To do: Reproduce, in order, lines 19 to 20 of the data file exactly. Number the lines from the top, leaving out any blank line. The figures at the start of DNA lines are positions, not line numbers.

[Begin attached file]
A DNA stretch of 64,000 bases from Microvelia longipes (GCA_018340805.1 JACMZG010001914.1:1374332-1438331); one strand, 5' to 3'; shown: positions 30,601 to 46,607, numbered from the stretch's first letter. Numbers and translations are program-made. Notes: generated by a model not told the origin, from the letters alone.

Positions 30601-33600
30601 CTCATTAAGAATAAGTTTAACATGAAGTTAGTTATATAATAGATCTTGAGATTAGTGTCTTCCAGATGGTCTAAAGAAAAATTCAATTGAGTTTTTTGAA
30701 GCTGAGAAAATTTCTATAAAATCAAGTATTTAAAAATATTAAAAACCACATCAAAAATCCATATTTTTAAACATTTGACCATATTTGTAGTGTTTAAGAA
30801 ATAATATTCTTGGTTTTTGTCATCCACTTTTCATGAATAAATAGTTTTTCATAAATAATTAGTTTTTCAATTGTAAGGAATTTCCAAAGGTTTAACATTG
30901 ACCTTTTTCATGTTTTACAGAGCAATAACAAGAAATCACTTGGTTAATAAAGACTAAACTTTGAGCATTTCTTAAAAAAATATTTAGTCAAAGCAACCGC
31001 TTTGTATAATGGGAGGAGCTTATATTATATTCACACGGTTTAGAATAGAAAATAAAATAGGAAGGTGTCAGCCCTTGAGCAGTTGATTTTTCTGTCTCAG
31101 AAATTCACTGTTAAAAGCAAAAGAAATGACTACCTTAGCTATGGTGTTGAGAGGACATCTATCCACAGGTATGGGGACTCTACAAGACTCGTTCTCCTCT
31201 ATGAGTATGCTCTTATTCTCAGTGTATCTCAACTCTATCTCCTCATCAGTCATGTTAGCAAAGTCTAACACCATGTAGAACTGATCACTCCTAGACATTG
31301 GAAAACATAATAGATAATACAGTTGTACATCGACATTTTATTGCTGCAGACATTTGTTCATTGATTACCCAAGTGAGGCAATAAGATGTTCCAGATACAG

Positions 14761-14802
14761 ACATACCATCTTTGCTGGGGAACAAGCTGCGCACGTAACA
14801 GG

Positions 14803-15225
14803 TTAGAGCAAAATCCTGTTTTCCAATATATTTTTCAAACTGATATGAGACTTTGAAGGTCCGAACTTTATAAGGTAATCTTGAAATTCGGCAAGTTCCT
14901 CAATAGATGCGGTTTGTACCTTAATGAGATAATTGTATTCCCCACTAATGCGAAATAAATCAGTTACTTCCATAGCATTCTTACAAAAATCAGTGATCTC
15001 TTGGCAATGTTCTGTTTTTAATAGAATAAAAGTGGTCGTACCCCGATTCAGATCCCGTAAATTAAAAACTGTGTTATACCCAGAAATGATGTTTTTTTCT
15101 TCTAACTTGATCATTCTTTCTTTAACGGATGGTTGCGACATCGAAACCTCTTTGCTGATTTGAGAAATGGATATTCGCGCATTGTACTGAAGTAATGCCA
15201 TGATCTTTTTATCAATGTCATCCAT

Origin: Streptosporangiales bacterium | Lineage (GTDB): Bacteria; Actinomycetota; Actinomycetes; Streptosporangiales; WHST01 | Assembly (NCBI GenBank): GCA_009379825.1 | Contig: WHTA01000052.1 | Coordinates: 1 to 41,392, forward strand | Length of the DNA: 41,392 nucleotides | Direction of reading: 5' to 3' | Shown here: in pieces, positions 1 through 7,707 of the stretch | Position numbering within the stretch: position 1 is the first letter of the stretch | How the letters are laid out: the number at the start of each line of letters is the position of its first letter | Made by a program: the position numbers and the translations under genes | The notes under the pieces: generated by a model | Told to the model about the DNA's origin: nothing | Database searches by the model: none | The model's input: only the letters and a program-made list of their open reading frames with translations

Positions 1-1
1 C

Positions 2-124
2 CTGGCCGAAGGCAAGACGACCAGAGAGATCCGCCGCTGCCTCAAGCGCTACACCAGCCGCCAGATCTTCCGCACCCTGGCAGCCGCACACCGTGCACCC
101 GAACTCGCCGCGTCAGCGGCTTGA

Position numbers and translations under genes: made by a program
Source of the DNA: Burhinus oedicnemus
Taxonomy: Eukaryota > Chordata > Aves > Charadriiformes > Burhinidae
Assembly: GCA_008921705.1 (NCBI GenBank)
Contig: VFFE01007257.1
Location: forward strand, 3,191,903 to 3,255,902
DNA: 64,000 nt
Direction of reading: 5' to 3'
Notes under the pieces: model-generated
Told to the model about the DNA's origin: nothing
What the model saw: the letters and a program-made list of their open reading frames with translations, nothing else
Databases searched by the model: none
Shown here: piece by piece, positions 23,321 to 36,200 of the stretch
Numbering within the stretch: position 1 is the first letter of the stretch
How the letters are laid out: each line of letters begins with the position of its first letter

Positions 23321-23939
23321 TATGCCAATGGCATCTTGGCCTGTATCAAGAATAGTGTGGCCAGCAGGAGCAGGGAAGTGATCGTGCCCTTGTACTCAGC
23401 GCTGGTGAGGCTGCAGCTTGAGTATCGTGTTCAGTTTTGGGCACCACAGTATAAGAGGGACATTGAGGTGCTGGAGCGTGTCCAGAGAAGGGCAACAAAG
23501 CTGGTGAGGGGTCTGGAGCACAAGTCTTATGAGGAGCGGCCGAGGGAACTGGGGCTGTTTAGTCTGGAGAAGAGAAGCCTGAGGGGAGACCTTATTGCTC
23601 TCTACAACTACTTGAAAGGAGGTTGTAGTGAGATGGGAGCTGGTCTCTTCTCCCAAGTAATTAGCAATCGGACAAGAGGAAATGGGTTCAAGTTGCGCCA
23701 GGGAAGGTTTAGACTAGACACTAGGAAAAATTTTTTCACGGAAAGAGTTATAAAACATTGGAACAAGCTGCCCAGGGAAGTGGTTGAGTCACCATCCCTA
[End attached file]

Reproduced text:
15201 TGATCTTTTTATCAATGTCATCCAT

Origin: Streptosporangiales bacterium | Lineage (GTDB): Bacteria; Actinomycetota; Actinomycetes; Streptosporangiales; WHST01 | Assembly (NCBI GenBank): GCA_009379825.1 | Contig: WHTA01000052.1 | Coordinates: 1 to 41,392, forward strand | Length of the DNA: 41,392 nucleotides | Direction of reading: 5' to 3' | Shown here: in pieces, positions 1 through 7,707 of the stretch | Position numbering within the stretch: position 1 is the first letter of the stretch | How the letters are laid out: the number at the start of each line of letters is the position of its first letter | Made by a program: the position numbers and the translations under genes | The notes under the pieces: generated by a model | Told to the model about the DNA's origin: nothing | Database searches by the model: none | The model's input: only the letters and a program-made list of their open reading frames with translations